Our poster was presented on the first IAG’s conference-workshop on “Geodesy for Climate Research” which is currently (March 29-31, 2021) being held online. The idea of this poster, as can be understood from the title, was on examining the temperature effect on GNSS reflectometry over lake ice.
During the freezing season of 2019-2020, a GNSS-R experiment was conducted at a mid-latitude frozen lake called MacDonald Lake to examine the ability of GNSS interferometric reflectometry for lake ice remote sensing. The initial plan was analyzing GPS signals reflected from the lake to monitor ice formation and generate an ice thickness chart for those dates. However, due to natural features of temperate lake ice covers, such as warm temperatures and mid-winter melt/refreeze events, ice-thickness estimation using GNSS-R was not as straightforward as other routine GNSS altimetry applications conducted before over snow fields or sea surfaces. Meanwhile, the footprints of other lake ice features, such as slush and wet snow, were appeared on the recorded GNSS-R data.
Among those side-parameters, temperature was chosen for this poster. One may think that, by the word temperature effect, I am talking about the tropospheric effects on GNSS signals, such as delay and bending effects, which do matter and have been evaluated for near surface GNSS-R receivers, but I do not mean that. Except for the tropospheric effect, and also the electrical aspects of GNSS receivers, temperature does not directly impact reflected GNSS signals. The point is that temperature causes mid-winter melt/refreeze events in lake ice and, by implication, changes the roughness patterns of reflective layers. Therefore, roughness is the key driver affecting the reflected signals, which is itself affected by temperature variations.
To be specific, for this experiment, we used the SNR-analysis approach in which daily SNR files were extracted and their frequency were calculated to retrieve the antenna heights above reflective surfaces, which could be the ice-water interface, slush layers, or top of the wet snow pack. More details can be found in Chapters 2 and 4 of my master’s thesis. Meanwhile, the power spectrum related to those frequencies showed to be varying over the time, i.e., as shown in Fig 2 in the poster, the SNR amplitude values were not necessarily the same among different dates. Plotting this ups and downs against daily temperatures, as shown in Fig 3 of the poster, we see a harmony, which can be meaningful.
Around Dec 10-15, the freeze-up event happened and a large spike appeared; afterwards, the SNR power values dwindled to almost a third or less and that sharp spike never showed up again. This might be explained by saying when a thin layer of ice appears at the beginning of the freeze-up period, a calm ice/water surface appears whose roughness is much less than that of the lake water in the absence of the ice just before the freeze-up. So, it makes sense if we say the surface became very reflective and a huge reflection happened towards the GNSS antenna. This explanation has been also used in previous GNSS reflectometry studies, e.g. Qingyun Yan‘s research items on sea ice remote sensing through investigating DDMs. However, this reflectivity does not last for a long time as roughness conditions of the reflective layer(s) changes due to lake ice evolution, precipitation, wet layers appearance, and so on. Nevertheless, an agreement can be seen between temperature variations and SNR spectrum vales, so that when the temperature is close to or above zero, small jumps can be seen in SNR amplitudes. To better illustrate this co-variation, Fig 4 is plotted in the poster to illustrate SNR jumps against temperature.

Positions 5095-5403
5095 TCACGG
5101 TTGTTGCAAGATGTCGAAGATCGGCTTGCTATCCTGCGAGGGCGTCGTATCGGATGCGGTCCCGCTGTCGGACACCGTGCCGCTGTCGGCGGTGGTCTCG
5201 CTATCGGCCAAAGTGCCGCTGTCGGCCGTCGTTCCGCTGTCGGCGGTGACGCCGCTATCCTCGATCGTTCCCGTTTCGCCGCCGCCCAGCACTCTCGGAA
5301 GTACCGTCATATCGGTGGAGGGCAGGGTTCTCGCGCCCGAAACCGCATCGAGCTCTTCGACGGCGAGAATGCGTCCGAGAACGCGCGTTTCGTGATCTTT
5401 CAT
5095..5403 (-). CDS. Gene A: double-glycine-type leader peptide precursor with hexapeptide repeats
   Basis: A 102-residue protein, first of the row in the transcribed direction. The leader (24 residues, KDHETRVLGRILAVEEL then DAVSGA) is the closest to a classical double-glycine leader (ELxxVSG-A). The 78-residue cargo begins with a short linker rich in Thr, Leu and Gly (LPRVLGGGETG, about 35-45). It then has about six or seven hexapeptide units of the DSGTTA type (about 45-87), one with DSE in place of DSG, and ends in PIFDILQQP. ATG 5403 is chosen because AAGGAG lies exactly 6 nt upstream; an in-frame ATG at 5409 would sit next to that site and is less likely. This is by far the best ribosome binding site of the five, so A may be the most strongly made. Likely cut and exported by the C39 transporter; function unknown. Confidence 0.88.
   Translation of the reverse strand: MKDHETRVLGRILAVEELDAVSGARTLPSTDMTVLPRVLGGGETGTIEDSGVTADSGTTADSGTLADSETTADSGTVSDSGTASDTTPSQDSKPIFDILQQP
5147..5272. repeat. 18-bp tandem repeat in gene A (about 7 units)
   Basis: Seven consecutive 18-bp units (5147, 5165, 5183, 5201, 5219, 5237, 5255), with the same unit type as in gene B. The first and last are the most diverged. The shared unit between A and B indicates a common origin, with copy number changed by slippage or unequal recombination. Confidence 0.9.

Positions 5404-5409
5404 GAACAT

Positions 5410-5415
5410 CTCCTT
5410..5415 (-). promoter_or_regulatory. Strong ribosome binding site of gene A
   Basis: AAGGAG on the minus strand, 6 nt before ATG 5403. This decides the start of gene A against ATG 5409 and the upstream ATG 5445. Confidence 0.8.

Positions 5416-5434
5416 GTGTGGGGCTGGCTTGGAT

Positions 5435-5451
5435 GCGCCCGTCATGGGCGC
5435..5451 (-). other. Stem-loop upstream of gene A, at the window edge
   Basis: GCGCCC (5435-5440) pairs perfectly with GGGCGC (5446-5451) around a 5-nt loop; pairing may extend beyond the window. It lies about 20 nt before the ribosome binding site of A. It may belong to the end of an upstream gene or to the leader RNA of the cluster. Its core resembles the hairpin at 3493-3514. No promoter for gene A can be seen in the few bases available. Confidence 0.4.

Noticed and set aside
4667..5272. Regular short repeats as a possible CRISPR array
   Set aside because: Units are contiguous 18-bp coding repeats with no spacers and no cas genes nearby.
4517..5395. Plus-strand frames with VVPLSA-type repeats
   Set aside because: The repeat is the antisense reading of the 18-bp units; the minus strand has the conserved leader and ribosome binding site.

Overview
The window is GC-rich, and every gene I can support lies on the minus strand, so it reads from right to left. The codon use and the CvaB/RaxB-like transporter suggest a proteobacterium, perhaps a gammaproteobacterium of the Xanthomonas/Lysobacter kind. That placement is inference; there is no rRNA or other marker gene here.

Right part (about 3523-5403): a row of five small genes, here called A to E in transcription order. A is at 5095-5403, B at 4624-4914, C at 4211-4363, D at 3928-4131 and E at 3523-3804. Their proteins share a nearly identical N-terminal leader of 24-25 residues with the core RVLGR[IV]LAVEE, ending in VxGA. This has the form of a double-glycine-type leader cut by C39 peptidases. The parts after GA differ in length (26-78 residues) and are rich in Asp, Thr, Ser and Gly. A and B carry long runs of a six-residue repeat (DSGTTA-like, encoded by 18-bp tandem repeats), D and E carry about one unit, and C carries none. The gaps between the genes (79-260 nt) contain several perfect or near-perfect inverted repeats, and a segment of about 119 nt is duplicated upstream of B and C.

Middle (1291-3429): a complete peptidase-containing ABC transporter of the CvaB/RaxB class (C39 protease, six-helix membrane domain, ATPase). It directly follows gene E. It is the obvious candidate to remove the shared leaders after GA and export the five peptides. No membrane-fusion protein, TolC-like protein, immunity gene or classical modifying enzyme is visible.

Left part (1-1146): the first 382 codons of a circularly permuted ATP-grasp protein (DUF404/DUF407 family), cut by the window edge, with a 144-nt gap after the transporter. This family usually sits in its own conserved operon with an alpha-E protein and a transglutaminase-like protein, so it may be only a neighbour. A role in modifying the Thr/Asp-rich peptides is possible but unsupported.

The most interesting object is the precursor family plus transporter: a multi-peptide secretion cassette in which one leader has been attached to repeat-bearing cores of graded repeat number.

As shown there, when temperature rises, red lines appear in “dAmplitude” values meaning that there are downward jumps in the SNR spectrum. It is not always true, but it mostly happens. Besides, a delay may be seen in this co-variability, which may be because of the time needed for melt/refreeze events to proceed. Meanwhile, one of our co-authors, Justin, who is currently doing his Ph.D. on lake ice remote sensing with the University of Waterloo, raised questions about my explanation and said “as shown in Fig 3, an increase in temperature mostly causes an increase in SNR amplitudes”. This statement retracts from the validity of the poster idea. “This is also agree with what we have in the physics of remote sensing”, Justin added “where wet layers appeared due to melt event leads to a higher dielectric constant and results in stronger returns”.
Justin’s criticism elicited my response by referring to bi-static radar properties where receivers and transmitters are not collocated; so an increase in dielectric constant does not necessarily bring about an increase in reflection strength towards the antenna. Instead, roughness has the main effect even if it happens at very small scales, as recently shown in Milad Asgarimehr‘s studies on the effect of small-scale roughness changes on GNSS signals reflected off oceans. However, my explanation may not look satisfying as those warm days are only some occasions; so, significant trends yet to be derived from this new idea with a short time series. It should be noted that Justin justly mentioned to the refreeze event as a concomitant of the melt event and its significant impact on the roughness, because I hadn’t included the refreeze event and only mentioned to the melt event in the first draft of the poster.
The bottom line is that climate change may show it’s effects on GNSS signals reflected off frozen lakes; however, further investigations are required for achieving to a firm conclusion. Longer time series may be required for future studies to extract more meaningful trends and correlations.